A Look at the Global Impact of COVID-19 Pandemic on Neurosurgical Services and Residency Training.

Citation:
Kuo, C. C., A. O. Aguirre, A. Kassay, B. M. Donnelly, H. Bakr, M. Aly, A. A. M. Ezzat, and M. A. R. Soliman, "A Look at the Global Impact of COVID-19 Pandemic on Neurosurgical Services and Residency Training.", Scientific African, vol. 19, pp. e01504, 2023.

Abstract:

BACKGROUND: The COVID-19 pandemic has left an indelible effect on healthcare delivery and education system, including residency training. Particularly, neurosurgical departments worldwide had to adapt their operating model to the constantly changing pandemic landscape. This review aimed to quantify the reduction in neurosurgical operative volume and describe the impact of these trends on neurosurgical residency training.

METHODS:  We performed a comprehensive search of PubMed and EMBASE between December 2019 and October 2022 to identify studies comparing pre-pandemic and pandemic neurosurgical caseloads as well as articles detailing the impact of COVID-19 on neurosurgery residency training. Statistical analysis of quantitative data was presented as pooled odds ratio (OR) and 95% confidence intervals (CI).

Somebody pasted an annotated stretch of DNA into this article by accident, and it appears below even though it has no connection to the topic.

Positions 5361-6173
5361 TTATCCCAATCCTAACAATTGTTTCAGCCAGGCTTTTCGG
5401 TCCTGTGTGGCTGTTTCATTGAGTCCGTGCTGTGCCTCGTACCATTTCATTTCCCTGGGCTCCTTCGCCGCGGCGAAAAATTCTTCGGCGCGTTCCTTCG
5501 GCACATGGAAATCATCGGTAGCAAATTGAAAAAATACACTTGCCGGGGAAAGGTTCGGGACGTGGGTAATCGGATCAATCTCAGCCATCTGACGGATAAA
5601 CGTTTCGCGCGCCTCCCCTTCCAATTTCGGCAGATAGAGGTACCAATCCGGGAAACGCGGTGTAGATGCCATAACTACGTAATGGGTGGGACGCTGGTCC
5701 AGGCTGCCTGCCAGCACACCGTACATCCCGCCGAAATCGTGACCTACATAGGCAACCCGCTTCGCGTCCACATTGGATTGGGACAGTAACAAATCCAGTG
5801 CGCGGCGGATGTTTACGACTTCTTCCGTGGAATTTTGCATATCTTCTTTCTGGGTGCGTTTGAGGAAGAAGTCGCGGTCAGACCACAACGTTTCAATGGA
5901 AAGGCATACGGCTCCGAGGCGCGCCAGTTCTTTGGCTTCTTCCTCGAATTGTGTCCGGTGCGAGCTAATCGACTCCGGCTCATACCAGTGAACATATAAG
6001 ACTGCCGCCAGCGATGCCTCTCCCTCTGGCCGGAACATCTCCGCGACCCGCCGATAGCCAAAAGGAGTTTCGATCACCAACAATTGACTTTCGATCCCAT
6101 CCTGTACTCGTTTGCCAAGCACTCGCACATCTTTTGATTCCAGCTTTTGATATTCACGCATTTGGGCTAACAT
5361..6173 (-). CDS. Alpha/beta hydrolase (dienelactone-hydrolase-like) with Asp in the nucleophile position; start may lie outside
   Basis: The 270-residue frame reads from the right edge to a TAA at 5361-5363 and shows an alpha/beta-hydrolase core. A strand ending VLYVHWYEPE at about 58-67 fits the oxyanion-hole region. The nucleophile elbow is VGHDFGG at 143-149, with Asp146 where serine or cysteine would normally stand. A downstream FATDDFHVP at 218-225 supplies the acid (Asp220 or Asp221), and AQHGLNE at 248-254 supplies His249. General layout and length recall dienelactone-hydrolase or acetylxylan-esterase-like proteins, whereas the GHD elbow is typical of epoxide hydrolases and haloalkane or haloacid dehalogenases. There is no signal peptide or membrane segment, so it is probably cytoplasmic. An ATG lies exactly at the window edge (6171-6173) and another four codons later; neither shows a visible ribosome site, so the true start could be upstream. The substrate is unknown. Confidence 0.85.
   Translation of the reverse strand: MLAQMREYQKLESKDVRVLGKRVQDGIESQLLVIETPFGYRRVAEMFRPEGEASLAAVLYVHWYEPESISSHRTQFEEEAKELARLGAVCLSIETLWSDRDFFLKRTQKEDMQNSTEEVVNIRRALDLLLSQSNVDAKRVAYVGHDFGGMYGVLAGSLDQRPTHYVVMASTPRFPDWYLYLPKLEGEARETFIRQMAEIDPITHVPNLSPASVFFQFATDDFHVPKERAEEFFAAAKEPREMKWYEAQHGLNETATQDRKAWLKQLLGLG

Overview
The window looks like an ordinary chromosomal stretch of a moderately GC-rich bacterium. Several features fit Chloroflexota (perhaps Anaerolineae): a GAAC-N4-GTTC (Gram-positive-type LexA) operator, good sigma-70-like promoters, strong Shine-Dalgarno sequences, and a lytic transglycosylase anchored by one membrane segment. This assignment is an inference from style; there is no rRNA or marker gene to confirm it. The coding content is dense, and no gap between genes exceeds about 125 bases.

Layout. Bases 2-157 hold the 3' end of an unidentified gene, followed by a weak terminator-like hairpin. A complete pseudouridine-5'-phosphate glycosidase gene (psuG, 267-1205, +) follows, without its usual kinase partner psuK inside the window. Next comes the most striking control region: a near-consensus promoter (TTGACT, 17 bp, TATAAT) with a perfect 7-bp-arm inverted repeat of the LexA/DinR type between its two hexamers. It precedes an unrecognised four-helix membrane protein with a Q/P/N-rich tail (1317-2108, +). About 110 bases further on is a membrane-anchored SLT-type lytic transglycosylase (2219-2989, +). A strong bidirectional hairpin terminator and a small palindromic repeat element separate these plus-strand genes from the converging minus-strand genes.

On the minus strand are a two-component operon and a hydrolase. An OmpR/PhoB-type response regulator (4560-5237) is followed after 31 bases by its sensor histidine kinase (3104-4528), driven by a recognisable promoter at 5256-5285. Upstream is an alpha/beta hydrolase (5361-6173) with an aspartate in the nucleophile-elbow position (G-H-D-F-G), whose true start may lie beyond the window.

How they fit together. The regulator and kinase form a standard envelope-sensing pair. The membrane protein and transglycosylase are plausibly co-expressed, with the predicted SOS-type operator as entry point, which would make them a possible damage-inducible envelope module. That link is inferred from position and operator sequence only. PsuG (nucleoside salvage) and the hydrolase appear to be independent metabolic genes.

RESULTS: A total of 49 studies met the inclusion criteria, of which 12 (24.5%) were survey-based. The case volume of elective surgeries and non-elective procedures decreased by 70.4% (OR=0.296, 95%CI 0.210-0.418) and 68.2% (OR=0.318, 95%CI 0.193-0.525), respectively. A significant decrease was also observed in functional (OR=0.542, 95%CI 0.394-0.746), spine (OR=0.545, 95%CI 0.409-0.725), and skull base surgery (OR=0.545, 95%CI 0.409-0.725), whereas the caseloads for tumor (OR=1.029, 95%CI 0.838-1.263), trauma (OR=1.021, 95%CI 0.846-1.232), vascular (OR=1.001, 95%CI 0.870-1.152), and pediatric neurosurgery (OR=0.589, 95%CI 0.344-1.010) remained relatively the same between pre-pandemic and pandemic periods. The reduction in caseloads had caused concerns among residents and program directors in regard to the diminished clinical exposure, financial constraints, and mental well-being. Some positives highlighted were rapid adaptation to virtual educational platforms and increasing time for self-learning and research activities.

CONCLUSION: While COVID-19 has brought about significant disruptions in neurosurgical practice and training, this unprecedented challenge has opened the door for technological advances and collaboration that broaden the accessibility of resources and reduce the worldwide gap in neurosurgical education.